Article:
Published: 31 December 2017
Fig. 10 Map showing expansion of the safety zone and the least-wear regime as a result of the application of TiN coatings on the crater wear of high-speed steel (HSS) tools during dry turning operations. Adapted from Ref 38 More
Image
Published: 01 January 1989
Fig. 4 Failure mechanisms of cutting tools. (a) Typical flank wear on a carbide insert. (b) Typical edge deformation on a carbide insert. (c) Typical crater wear on a carbide insert. (d) Typical perpendicular cracks on a carbide insert. (e) Typical notching at depth of cut on a whisker More
Series: ASM Desk Editions
Publisher: ASM International
Published: 01 December 1998
DOI: 10.31399/asm.hb.mhde2.a0003187
EISBN: 978-1-62708-199-3
... power requirement. attrition wear chip formation crater wear cutting force cutting parameters cutting speed feed machining parameters machining process power requirements tool dynamometer tool force tool wear wear surface The Mechanics of Chip Formation THE BASIC METAL-CUTTING...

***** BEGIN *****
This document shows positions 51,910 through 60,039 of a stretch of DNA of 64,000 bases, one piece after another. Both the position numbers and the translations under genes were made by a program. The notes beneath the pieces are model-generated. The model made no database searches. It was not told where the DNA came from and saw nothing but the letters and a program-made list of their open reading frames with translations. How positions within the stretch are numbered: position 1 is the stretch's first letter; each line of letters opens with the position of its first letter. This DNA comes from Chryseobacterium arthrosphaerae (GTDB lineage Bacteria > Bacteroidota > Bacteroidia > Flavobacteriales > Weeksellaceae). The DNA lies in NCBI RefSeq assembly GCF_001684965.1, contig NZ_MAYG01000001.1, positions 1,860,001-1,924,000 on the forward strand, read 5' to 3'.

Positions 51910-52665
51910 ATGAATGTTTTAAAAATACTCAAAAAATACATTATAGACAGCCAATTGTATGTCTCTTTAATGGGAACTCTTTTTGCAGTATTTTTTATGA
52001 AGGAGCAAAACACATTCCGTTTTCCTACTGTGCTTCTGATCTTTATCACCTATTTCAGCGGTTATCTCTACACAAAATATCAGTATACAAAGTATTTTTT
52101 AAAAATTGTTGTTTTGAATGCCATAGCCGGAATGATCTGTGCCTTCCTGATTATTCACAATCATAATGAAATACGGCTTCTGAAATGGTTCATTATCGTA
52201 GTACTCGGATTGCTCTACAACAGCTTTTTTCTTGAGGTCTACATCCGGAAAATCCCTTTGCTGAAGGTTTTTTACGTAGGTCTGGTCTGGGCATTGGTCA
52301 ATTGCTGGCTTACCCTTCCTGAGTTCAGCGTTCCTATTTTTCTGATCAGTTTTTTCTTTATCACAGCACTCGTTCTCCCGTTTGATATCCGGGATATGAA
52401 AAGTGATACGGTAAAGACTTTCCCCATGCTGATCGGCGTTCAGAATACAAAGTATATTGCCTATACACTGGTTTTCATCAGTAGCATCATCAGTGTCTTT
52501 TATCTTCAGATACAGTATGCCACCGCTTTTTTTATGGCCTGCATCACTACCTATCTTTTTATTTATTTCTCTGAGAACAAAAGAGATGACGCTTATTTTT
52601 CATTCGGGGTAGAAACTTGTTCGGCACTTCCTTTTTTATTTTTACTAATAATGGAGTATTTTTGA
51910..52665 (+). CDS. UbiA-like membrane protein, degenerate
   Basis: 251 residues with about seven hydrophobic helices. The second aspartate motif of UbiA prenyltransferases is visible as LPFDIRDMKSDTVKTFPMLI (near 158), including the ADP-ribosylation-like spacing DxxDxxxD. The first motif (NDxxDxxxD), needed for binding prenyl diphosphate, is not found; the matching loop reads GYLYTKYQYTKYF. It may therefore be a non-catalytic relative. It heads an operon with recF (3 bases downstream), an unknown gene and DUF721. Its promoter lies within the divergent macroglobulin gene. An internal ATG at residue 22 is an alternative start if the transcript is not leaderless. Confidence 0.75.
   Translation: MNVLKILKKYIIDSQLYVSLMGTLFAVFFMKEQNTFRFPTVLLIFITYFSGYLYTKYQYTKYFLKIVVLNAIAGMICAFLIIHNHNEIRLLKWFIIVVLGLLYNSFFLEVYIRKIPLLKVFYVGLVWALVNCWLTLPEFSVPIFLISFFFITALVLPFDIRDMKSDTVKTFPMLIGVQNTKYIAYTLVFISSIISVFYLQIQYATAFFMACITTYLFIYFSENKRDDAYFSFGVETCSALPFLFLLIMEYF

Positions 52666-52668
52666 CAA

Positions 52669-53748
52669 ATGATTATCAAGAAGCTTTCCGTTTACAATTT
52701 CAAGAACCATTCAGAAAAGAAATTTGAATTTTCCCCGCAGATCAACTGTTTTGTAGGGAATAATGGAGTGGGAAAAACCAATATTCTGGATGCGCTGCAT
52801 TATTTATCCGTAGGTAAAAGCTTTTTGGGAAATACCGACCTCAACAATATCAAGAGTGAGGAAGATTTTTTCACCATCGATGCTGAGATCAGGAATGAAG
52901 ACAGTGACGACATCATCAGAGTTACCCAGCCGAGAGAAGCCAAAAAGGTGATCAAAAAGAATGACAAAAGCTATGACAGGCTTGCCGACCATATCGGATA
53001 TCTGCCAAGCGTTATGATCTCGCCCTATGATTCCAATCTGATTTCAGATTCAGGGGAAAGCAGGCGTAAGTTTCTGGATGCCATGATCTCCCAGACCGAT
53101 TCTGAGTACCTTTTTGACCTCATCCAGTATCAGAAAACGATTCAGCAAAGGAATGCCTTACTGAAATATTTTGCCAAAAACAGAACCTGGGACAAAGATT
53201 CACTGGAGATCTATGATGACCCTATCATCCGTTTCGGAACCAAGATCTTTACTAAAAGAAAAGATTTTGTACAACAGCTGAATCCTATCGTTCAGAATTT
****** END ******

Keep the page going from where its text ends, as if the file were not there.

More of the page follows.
Book: Machining
Series: ASM Handbook
Volume: 16
Publisher: ASM International
Published: 01 January 1989
DOI: 10.31399/asm.hb.v16.a0002124
EISBN: 978-1-62708-188-7
... are used in steel-cutting grades to resist cratering or chemical wear and are produced from metal oxides of titanium, tantalum, and niobium. These oxides are mixed with metallic tungsten powder and carbon. The mixture is heated under a hydrogen atmosphere or vacuum to reduce the oxides and form solid...
Book: Machining
Series: ASM Handbook
Volume: 16
Publisher: ASM International
Published: 01 January 1989
DOI: 10.31399/asm.hb.v16.a0002177
EISBN: 978-1-62708-188-7
...), titanium carbide (TiC), and aluminum oxide (Al 2 O 3 ) were added to enable still higher metal removal rates to be achieved. These coatings enhance the wear and crater resistance of cemented carbides with a modest loss in strength. As a result, a major portion of the market in cast iron, steel...
Series: ASM Handbook
Volume: 2
Publisher: ASM International
Published: 01 January 1990
DOI: 10.31399/asm.hb.v02.a0001104
EISBN: 978-1-62708-162-7
... are used in steel-cutting grades to resist cratering or chemical wear and are produced from metal oxides of titanium, tantalum, and niobium. These oxides are mixed with metallic tungsten powder and carbon. The mixture is heated under a hydrogen atmosphere or vacuum to reduce the oxides and form solid...
Book: Machining
Series: ASM Handbook
Volume: 16
Publisher: ASM International